A: That's a gross asset figure without taking account of any liabilities.

Find out more about the gross assets test in the Venture Capital Schemes manual

Q: My company hasn't drawn up a balance sheet yet - what figure should I use for the assets limit?
A: You should include whatever assets you would include on a balance sheet if you were to draw one up immediately before the investment is made.

Q: The company has to have fewer than 25 employees. How should a company deal with part-time or seasonal employees?
A: The company must have fewer than 25 full-time equivalent employees on the date the shares are issued, and you can calculate this in any way that is reasonable. You don't have to count staff on maternity or paternity leave, apprentices or students on vocational training

Q: Is it possible for an investor to invest more than the founders and still meet the 30 per cent test?
A: Yes. The 30 per cent is calculated by reference to the nominal (face) value of the shares, not by reference to how much was paid for them. For example, the founders could have 4,000 £1 shares for which they paid £4,000, and a later investor could have, say, 1,000 £1 shares for which he paid £50,000. The £49,000 difference between the face value of the investor's shares and the share price will be shown on the company's balance sheet as a premium paid for the shares. The issued share capital will be shown as 5,000 £1 shares, of which the founders will have 4/5 (80 per cent) and the investors 1/5 (20 per cent). Your accountant will help you with this.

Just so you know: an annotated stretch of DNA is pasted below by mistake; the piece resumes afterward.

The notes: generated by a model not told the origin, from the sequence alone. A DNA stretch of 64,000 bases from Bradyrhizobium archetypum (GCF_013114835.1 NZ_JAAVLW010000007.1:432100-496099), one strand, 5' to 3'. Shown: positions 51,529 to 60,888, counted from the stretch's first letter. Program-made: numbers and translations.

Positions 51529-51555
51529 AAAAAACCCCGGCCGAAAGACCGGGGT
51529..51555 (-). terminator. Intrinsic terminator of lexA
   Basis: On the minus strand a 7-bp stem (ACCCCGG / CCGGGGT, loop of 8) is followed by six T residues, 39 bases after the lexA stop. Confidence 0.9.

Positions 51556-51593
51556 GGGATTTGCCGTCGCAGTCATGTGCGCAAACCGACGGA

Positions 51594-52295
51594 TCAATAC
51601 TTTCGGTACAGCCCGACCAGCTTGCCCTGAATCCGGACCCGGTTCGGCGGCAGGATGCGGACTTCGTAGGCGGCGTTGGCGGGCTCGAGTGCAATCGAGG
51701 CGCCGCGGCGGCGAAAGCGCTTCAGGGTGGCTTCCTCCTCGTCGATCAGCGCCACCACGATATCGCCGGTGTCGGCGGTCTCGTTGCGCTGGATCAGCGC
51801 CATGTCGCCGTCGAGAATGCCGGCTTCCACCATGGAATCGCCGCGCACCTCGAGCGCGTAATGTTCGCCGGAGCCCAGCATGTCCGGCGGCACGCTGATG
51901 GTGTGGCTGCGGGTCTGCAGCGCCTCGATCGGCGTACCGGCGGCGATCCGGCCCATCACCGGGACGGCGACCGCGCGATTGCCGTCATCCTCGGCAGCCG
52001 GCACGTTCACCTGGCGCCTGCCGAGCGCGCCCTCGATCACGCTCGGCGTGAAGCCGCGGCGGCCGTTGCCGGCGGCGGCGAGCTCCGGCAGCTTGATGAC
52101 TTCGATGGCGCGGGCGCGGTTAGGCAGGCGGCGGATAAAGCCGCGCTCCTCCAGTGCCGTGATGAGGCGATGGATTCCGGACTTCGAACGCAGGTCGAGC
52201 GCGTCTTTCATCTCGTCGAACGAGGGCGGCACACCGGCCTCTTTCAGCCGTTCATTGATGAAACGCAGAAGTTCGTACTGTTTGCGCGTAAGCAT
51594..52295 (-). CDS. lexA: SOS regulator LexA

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Investor questions

Q: Is there a minimum amount I have to invest - I read somewhere that it was £500?
A: No. There used to be a £500 minimum investment limit for EIS (which may be what you’ve read about) but there isn't any more; and there's no minimum amount for SEIS. That should help, for instance, small community fund raising where lots of people want to invest small amounts.

Q: But there is a maximum amount I can invest?
A: Yes; it's £100,000 a year.

Q: Can I invest in more than one SEIS company?
A: Yes, so long as you invest no more than £100,000 in total in a year.

Q: Can I invest in SEIS and EIS in the same year?
A: Yes. £100,000 limit for SEIS, and £1 million limit for EIS.

Q: Will I get tax relief if I invest in my relative's business?
A: It depends. An investor doesn't qualify if he or she has more than a 30 per cent holding in the company. That 30 per cent is calculated by taking account of any holdings of associates of the investor. For this purpose, that includes spouses, parents, grandparents, children, grandchildren but not siblings, cousins, aunts, uncles. It also includes fellow partners in another business.

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©HMRC